Types of Stablecoins

Stablecoins come in various forms, each with its own mechanics and characteristics. Let's explore the different types of stablecoins that have emerged and their advantages and potential risks.

A graphic showing the different traits of stablecoins

Crypto-Backed Stablecoins

Crypto-backed stablecoins get their stability through collateralization with other cryptocurrencies. For this type of backing, the underlying cryptocurrencies' value sustains the stablecoin's value.

To mint a stablecoin, users deposit cryptocurrency as collateral in a smart contract, and the amount a user deposits influences how much of the stablecoin they can mint. Later, users can burn the stablecoins and pay the loan back (along with any interest) to retrieve their original cryptocurrency assets.

In general, crypto-backed stablecoins are capital-inefficient—to combat the underlying collateral’s volatility, the collateral must be a higher value than the minted stablecoin (e.g. users deposit $20 of crypto to mint $10 of stablecoins). They are also decentralized—users interact with a smart contract to mint the stablecoin, and the contract will automatically liquidate users if their collateralization ratio falls below a certain threshold. We’ll get back to these mechanics in a bit.

DAI, operating on the Ethereum blockchain, is an example of this stablecoin model.

Fiat-Backed Stablecoins

Fiat-backed stablecoins maintain their value through fiat reserves held by trusted custodians, usually the stablecoin provider. For example, if a user deposits $10 to mint $10 worth of USDT, the stablecoin provider keeps that deposited $10 in reserve. This method allows users to redeem their USDT for cash anytime.

As you can imagine, these stablecoins are centralized and operated by companies that custody that cash. That introduces risk: you have to trust that the company is in fact holding those dollars in reserve, and because those reserves are off-chain, you can’t verify it. For example, Tether's lack of transparency has long caused scrutiny due to ambiguities surrounding its reserves.

However, these stablecoins are also capital-efficient. Among the various stablecoin designs, fiat-backed stablecoins have found the most success, with USDT and USDC ranking among the top 6 cryptocurrencies by market cap.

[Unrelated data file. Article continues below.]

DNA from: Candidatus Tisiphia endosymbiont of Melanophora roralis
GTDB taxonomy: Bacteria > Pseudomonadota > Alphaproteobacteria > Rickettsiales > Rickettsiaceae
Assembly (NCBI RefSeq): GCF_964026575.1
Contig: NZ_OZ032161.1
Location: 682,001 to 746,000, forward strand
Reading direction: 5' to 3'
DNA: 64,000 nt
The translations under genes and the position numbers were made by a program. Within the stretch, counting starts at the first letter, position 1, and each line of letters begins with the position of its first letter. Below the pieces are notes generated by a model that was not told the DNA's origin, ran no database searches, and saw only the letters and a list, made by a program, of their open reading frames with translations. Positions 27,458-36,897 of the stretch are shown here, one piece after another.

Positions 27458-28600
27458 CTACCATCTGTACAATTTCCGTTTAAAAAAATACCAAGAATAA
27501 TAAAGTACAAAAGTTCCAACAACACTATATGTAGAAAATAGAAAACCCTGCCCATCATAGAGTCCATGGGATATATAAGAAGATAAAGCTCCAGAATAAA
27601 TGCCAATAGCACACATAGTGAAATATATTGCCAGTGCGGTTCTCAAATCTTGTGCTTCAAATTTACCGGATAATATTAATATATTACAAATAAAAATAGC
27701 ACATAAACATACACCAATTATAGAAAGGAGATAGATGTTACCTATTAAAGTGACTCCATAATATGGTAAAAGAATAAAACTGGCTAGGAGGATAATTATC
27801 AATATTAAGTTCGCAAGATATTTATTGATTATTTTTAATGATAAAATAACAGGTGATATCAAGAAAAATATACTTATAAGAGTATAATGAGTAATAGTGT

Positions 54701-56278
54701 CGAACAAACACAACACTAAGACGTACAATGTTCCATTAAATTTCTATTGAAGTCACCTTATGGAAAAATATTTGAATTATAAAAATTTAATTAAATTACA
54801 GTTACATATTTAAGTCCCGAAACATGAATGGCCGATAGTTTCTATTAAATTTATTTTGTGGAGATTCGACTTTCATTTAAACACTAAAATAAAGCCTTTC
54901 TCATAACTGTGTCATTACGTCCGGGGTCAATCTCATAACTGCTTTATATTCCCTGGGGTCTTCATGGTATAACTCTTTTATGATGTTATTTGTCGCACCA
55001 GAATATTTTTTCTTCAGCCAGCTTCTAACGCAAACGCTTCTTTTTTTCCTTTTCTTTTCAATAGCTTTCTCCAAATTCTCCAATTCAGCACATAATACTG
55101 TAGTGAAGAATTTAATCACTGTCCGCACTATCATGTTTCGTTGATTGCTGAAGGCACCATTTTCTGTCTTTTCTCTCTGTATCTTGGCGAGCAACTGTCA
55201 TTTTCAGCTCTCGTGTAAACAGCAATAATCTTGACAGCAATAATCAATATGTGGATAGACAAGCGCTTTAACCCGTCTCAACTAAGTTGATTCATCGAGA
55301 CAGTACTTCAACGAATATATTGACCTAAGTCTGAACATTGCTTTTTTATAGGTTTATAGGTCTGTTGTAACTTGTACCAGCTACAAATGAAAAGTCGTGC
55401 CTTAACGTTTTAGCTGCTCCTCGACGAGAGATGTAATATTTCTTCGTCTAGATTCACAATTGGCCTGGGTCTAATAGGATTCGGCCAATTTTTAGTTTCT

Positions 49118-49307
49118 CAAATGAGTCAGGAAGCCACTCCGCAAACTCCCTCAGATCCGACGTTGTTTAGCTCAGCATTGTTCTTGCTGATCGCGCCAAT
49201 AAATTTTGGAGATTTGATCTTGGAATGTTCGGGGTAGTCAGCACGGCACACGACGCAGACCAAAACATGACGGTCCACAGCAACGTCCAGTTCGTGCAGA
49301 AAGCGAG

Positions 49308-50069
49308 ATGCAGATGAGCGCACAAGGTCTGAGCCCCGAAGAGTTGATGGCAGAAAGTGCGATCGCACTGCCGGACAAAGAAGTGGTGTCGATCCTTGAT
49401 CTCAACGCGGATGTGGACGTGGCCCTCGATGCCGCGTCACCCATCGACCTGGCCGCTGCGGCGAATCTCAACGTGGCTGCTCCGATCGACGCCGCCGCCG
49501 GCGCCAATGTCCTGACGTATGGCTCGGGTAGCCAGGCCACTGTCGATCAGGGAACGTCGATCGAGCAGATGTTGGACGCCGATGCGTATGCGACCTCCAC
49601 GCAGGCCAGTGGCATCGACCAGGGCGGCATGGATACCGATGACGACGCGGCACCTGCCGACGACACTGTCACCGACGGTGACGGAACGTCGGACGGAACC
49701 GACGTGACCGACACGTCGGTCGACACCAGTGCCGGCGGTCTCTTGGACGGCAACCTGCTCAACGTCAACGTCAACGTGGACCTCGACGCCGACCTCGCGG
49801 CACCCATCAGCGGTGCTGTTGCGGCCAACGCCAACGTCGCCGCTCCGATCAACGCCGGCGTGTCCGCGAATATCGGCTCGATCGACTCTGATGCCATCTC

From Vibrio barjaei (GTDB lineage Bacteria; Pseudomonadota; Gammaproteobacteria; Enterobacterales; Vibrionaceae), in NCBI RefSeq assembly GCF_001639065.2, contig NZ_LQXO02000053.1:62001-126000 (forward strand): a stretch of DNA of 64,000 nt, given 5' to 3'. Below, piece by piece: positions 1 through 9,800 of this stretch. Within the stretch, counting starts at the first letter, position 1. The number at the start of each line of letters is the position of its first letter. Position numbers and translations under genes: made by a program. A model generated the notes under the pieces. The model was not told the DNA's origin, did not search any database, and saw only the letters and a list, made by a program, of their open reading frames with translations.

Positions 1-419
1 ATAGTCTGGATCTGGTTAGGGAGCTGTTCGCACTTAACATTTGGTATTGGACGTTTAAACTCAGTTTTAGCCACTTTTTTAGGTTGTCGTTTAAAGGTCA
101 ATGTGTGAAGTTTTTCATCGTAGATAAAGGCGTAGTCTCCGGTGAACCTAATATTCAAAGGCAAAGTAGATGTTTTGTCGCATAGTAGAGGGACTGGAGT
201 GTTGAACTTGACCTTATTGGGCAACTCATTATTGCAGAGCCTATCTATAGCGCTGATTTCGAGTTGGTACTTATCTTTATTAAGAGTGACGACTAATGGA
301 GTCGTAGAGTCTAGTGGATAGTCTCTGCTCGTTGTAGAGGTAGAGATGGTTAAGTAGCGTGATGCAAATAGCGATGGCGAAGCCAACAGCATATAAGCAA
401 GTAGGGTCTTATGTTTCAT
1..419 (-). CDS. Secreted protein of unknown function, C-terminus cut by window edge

Commodity-Backed Stablecoins

Commodity-backed stablecoins tie themselves to physical assets such as gold, oil, and other commodities. Each stablecoin actively pegs itself to a specific quantity of the underlying commodity (such as 1 troy fine ounce of gold), bridging the gap between the digital and physical. This setup allows users to gain digital exposure to physical commodities.

Importantly, the price of a commodity-backed stablecoin rises and falls with the underlying commodity it is tied to—these coins are not designed to maintain a 1:1 peg with a fiat currency.

These stablecoins are centralized, and challenges arise in verifying the existence of the underlying assets. Like fiat-backed stablecoins, you are trusting a third-party. The storage and transfer of those physical commodities also make these stablecoins capital-inefficient.

Given these stablecoins are not stable in price, much of the discussion in this article does not apply here, and we won’t spend too much time talking about these coins. They have a different use case than the other stablecoins described here (digital exposure to commodities). Pax Gold (PAXG) and Tether Gold (XAUT) are examples of gold-backed stablecoins.

Algorithmic Stablecoins

Algorithmic stablecoins use unique mechanisms to create a stablecoin that do not rely on collateral at all. Instead, these currencies rely on algorithmic supply adjustments, elastic supply models, algorithmic rebasing, second currencies acting as a bond token, and more, in order to maintain the peg.